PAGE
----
Butte, Montana Goes to the Polls

Election day: it was six in the morning and pitch dark as I passed the Berkeley Pit mine. A mile wide and half as deep, its terraced walls leach metal into the toxic lake below. The mining has stopped, but pumps will run forever to treat the effluent. Still, there are deaths: A flock of snow geese stopped there to rest, and took a drink. Flying south, they fell dead from the skies, their insides burned. ASARCO, corporate heir to the copper barons, initially denied responsibility.

The list of casualties from Butte mines is long. Hungry, tenacious people came from around the world to dig copper in the tunnel mines. Hundreds died trying, but the survivors built Butte. Owner greed, ruthlessness treatment of workers, and company control of the press and government radicalized the people. Strikes came. The Wobblies -- the socialist International Workers of the World -- sent in organizers. One, Frank Little, was kidnapped by company goons in August, 1917, then tortured and lynched. In death, he helped build Butte's unions.

Driving up Harrison Street I'd passed Johnny Franklin's Sport Shop. Inlaid brick at the building's top still reads: SOCIALIST HALL.

They're not many socialists left in Butte, and globalization plus boom/bust copper prices have broken union power. But Butte remains. Decades of hard living and hard times birthed a hard-nosed, passionate, and compassionate community. Defying logic, it's unwilling to die.

By election day Montanans had endured an unprecedented deluge of out-of-state campaign money. More than $40 million, mostly for attack ads, flooded our state of one million people. The strategy was doubly sinister: First, incessant attacks create false "truth," changing votes. Second, they demoralize people, making them cynics about democracy, gutting their will to vote. Both effects benefit the conscienceless interests funding the attacks.

So I arrived at the Civic Center not knowing what I'd find -- civic engagement or apathy. The hall reflects Butte's spirit of sixty years past. In 1948 town leaders urged citizens to approve a $995,000 bond -- $9.6 million in today's money. They did, 7,165 votes to 4,357, and on March 19, 1952, the huge building was dedicated by crowds of citizens, a deluge of American flags, and Butte's two high school marching bands.

My job for the day was "legal observer," a lawyer helping assure that all who were entitled to vote got to do so. In Butte, a fully unnecessary job: Though the polls didn't open until 7, the lights were already on, the election staff and volunteers at tables serving forty precincts, 88 polling booths in the middle of the floor and more tables for overflow. Inside and out, people were lining up to vote. They were almost all Caucasian, descendants of Irish, German, Slovakian, Polish and Russian immigrants. Old, middle aged and young, mothers with infants kicking softly on their hips, fathers carrying babies in bassinets. Throughout the day they came, freshly washed, well-haired and bald, wearing baseball caps, sweatshirts, short skirts, working clothes, running shoes and hard-warn boots, men with earrings and women with scarves, old people with tremors and others using walkers -- patient, quiet, good-natured, and determined to vote.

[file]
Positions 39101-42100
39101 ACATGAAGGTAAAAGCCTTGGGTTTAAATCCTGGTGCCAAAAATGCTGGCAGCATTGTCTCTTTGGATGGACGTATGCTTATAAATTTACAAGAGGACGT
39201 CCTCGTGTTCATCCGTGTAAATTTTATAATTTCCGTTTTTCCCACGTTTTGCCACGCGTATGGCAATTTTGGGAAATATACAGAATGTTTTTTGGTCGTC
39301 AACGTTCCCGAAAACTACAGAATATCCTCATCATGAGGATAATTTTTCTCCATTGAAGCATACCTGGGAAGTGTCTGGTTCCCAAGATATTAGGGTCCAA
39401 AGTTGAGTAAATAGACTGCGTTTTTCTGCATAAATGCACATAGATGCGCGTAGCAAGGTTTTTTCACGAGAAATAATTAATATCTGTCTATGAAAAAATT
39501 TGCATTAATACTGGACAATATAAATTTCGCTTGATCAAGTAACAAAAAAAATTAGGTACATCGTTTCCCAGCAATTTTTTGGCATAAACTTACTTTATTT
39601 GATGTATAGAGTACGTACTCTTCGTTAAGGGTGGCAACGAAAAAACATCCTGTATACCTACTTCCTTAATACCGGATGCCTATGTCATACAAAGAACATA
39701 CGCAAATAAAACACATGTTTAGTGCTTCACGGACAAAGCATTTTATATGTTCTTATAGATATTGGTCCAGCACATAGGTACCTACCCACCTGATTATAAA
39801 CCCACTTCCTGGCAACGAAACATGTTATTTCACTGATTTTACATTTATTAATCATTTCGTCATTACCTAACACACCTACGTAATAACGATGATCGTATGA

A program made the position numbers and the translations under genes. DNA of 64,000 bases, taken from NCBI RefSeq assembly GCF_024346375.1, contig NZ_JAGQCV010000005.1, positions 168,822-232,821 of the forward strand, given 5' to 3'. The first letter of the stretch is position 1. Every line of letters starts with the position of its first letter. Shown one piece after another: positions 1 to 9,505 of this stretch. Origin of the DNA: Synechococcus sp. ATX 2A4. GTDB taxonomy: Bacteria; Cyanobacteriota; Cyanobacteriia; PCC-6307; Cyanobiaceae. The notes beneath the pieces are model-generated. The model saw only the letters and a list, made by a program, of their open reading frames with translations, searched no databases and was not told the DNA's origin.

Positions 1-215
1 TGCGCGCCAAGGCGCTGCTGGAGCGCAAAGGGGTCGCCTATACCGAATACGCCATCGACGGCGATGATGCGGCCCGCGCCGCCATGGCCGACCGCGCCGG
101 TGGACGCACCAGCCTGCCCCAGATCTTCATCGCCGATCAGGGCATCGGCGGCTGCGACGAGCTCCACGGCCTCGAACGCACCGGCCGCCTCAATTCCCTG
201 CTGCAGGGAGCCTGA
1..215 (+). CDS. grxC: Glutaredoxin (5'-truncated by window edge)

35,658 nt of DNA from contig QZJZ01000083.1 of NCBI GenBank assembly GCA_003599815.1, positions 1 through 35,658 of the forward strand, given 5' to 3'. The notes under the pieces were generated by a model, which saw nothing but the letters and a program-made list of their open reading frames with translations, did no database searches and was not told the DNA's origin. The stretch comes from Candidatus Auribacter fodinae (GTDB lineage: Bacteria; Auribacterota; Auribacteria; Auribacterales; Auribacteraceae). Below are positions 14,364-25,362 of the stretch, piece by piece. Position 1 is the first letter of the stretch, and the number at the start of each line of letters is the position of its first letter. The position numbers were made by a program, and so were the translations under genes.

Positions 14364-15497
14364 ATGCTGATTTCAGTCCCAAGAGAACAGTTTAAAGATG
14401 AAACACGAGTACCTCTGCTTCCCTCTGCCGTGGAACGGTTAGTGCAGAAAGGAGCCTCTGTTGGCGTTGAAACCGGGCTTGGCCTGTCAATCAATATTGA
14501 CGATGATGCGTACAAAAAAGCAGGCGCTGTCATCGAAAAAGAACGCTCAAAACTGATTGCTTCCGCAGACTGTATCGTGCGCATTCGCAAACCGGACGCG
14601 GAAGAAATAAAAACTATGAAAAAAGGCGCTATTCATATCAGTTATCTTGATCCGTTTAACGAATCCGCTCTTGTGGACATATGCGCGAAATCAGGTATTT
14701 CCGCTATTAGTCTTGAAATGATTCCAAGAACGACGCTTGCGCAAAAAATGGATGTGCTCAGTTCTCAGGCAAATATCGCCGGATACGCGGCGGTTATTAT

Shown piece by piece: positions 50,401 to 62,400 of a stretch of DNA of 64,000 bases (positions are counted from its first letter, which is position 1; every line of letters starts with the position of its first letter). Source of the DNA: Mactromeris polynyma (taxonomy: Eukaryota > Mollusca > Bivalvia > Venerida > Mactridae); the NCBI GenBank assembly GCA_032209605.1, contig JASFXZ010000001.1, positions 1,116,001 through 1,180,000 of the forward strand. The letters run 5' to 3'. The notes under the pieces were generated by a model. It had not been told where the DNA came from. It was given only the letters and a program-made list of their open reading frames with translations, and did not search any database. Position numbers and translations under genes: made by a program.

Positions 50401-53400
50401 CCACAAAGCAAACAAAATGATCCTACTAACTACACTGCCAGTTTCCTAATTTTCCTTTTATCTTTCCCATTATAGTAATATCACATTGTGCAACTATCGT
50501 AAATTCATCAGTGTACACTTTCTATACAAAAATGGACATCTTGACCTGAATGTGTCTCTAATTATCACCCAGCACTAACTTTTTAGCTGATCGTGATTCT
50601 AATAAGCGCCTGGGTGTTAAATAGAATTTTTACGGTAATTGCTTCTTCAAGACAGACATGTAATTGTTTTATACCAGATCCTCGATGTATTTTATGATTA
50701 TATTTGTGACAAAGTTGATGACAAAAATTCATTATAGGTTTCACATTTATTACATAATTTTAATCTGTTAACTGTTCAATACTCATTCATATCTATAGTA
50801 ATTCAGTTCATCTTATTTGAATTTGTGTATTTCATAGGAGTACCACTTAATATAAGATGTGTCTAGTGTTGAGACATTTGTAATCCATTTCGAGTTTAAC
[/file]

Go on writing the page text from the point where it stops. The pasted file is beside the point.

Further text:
Both Republicans and Democrats had poll watchers. Unlike Washington and much of the nation, they worked together to make sure things worked right. A Republican watcher came to me, concerned -- a staffer of a Democratic candidate was introducing student observers to the poll workers; the Republicans had been told it was inappropriate for relatives of candidates to do that work. I spoke to the staffer and she agreed to leave. Before going, she said to the Republican, "Are we OK now?" "Yes," was the reply. "You know this is not personal. You know I care for you."

For six and a half hours I watched the people vote. They got their ballots from volunteers who knew what they were doing and treated their neighbors with friendly respect. Then the citizens walked to the center of the great floor, waiting for others to finish voting, stepping forward when a cubicle became vacant. They opened their envelopes, and leaned intently and earnestly into their assigned and accepted task. The ballot was long, from County Recorder to President of the United States, plus five initiatives, and the voters of Butte took their time as relatives or neighbors held their infants, and children played on the floor.

I looked at their backs from where I sat -- forty at a time, all day long. And watching, realized: These were the American citizens of Butte, Montana, engaged in an act of sober hope, and sacred, secular prayer.

Brian Kahn hosts HOME GROUND radio. A lawyer, he is author of REAL COMMON SENSE: Using Our Founding Values to Reclaim our Nation for the 99%, and winner of the Montana Governor's Award for the Humanities. He lives in Helena, Montana.